Can we all agree that Michonne’s “biter-gram” was the coolest and cleverest thing that has ever happened in ‘The Walking Dead’? The girl has some serious issues, but they sure make for some great fight scenes. She reminds me what the zombie apocalypse could be like if Beatrix Kiddo lived in it.
The show is really starting to pile on the plot now. The scope is widening exponentially. Instead of surviving the zombie plague on a personal level, we’ve now grown larger than the boundaries of the group or the farm. With outside forces, Rick and his group are sure to face even more dangerous threats than just the flesh-eating undead.
The Governor, with his newly-bedded Andrea, brims with confidence. Once he finds out that the Atlanta group is holed up in the prison, all hell will break loose. We’ll finally get to have our brother-on-brother showdown then. These past two episodes have definitely foreshadowed a Daryl versus Merle battle royale. This week’s episode even goes so far as to give Daryl a backstory about his mother accidentally burning herself alive while smoking in bed. That’s followed up by Daryl carrying a battered and bruised Carol to safety. Juxtapose that with Merle’s incessant need to kill and maim, and you’ve got the makings of a hellish family reunion.
Rick is losing it. I was informed by readers of the comic that Rick’s conversation on the phone was indeed with Lori. Even though the show tried to disguise that as long as possible, the episode eventually reveals that the voices on the other end are simply projections of Rick’s weary mind. Hopefully, the phantom phone call has put Rick back on the right track. He finally holds his baby, so that’s a good start.
There are some nice touches in this episode, events that will stick in my mind as highlights of the season. Michonne takes on a group of living, breathing gun-toters, and slices off heads like she’s taking out the Crazy 88s. However, my favorite has to be a subtle little jab at the way things used to be. As Michonne crouches behind a car and watches Glenn and Maggie get abducted by Merle, we can see one of those stickers that people put on the back of their cars to indicate how many children are in their family. That deliberately placed sticker is such a great little wink. How frivolous we all were back in the time where stickers on our cars seemed important. Now, it’d be much more accurate if a few of those stick-on stick figures had some bites taken out of them. How times have changed.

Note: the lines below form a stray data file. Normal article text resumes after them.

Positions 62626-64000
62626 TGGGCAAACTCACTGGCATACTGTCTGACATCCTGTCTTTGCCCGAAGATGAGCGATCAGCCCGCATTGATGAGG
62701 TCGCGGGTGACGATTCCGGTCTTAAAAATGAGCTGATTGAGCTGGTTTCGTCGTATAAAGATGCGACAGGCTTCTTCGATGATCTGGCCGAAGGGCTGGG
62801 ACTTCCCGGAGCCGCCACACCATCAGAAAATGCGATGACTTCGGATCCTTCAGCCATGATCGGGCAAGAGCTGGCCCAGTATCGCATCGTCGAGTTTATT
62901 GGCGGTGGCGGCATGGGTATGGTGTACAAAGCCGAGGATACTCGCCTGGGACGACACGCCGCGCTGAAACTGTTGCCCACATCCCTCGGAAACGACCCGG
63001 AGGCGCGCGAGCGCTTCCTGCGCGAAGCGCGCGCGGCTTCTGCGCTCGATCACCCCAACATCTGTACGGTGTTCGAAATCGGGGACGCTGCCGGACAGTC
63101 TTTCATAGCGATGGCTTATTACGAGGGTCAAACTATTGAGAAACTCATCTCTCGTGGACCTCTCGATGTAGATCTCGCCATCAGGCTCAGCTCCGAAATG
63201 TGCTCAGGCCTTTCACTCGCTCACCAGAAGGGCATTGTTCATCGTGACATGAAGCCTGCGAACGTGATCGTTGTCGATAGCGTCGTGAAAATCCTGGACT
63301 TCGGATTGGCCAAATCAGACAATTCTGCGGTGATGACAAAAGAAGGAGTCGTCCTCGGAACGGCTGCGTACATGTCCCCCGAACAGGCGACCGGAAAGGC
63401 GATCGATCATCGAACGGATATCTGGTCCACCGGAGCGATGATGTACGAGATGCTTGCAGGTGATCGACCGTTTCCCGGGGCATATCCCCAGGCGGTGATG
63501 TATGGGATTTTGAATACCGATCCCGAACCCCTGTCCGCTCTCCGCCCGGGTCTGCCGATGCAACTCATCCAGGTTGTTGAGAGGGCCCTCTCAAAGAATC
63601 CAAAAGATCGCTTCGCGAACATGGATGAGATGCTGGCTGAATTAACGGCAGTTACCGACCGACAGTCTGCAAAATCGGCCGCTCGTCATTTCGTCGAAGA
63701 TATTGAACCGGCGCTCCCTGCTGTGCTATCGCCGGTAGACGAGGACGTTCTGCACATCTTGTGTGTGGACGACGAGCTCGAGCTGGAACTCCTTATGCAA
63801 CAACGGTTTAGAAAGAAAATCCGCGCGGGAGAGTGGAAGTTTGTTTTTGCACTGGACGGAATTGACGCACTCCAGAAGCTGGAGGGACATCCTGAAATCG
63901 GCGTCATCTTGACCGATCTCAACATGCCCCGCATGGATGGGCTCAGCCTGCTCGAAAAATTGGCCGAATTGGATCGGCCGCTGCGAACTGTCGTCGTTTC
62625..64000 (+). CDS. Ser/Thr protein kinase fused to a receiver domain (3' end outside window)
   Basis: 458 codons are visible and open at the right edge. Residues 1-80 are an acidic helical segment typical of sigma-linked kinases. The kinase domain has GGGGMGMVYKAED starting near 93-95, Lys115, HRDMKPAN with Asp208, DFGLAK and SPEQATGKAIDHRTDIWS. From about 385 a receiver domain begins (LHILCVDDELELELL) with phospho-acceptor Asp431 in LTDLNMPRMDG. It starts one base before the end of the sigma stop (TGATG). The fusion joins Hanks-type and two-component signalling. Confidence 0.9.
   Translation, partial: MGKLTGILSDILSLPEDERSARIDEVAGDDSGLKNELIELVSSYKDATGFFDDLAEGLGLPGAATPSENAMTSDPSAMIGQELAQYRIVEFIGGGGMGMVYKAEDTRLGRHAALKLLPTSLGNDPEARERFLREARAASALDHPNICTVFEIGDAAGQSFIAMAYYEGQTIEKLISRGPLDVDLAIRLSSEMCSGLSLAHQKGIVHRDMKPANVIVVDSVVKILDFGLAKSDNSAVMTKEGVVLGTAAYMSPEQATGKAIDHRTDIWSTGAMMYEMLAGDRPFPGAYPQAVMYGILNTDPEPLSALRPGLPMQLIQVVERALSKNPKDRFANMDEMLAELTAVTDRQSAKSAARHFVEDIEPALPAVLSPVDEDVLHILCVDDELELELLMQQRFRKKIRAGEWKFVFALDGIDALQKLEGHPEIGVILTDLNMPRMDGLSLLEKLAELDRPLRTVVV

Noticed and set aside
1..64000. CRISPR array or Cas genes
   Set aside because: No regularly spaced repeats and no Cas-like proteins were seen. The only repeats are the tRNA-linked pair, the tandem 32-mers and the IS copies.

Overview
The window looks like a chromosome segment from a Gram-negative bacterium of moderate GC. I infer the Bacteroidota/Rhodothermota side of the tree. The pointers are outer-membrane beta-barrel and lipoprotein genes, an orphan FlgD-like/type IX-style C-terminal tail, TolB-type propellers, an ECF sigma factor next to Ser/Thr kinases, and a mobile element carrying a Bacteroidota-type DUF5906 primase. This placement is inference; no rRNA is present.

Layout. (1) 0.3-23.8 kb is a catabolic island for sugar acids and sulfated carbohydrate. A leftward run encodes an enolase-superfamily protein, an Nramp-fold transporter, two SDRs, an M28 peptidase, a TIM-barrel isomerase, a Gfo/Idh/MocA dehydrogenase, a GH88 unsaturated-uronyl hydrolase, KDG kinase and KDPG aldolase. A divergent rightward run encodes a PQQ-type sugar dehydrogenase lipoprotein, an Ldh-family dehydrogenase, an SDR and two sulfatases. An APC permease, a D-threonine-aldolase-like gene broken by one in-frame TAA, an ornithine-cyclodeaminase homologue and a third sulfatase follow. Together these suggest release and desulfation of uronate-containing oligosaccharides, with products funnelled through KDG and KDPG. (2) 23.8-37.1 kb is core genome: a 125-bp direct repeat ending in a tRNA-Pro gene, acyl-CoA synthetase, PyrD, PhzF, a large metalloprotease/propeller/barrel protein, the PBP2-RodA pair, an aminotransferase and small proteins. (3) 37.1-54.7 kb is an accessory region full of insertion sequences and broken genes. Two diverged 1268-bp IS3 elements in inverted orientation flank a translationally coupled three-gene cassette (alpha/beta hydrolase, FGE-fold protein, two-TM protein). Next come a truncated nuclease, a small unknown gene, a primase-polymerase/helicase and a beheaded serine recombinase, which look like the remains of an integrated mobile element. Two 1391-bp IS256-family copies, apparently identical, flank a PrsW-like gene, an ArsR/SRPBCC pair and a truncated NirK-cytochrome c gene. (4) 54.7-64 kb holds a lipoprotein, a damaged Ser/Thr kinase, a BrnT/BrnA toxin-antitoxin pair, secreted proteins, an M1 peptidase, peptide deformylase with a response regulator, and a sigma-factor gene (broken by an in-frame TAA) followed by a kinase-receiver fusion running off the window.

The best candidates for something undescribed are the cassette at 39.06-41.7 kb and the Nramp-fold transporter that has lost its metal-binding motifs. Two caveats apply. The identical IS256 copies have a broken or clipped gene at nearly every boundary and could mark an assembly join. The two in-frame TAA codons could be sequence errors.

This episode may be one of the show’s strongest, but it walks that fine line that ‘Lost’ struggled with for all those seasons. How do you tell intimately personal stories of survival, but still leave the show cliffhanger-y for the masses? Sometimes ‘Lost’ was able to achieve that perfectly, mixing the island’s mythology with intricate backstories full of emotion and purpose. Will ‘The Walking Dead’ be able to do the same thing? You don’t want to lose the emotional edge that you’ve tried so hard to build up in the first two seasons, yet the show has to progress, stakes have to be raised, and the plot has to broaden in order to keep people interested. This season feels like it’s headed in the right direction, but if we learned anything from Season 2, it’s that something as simple as a farm could derail the whole train.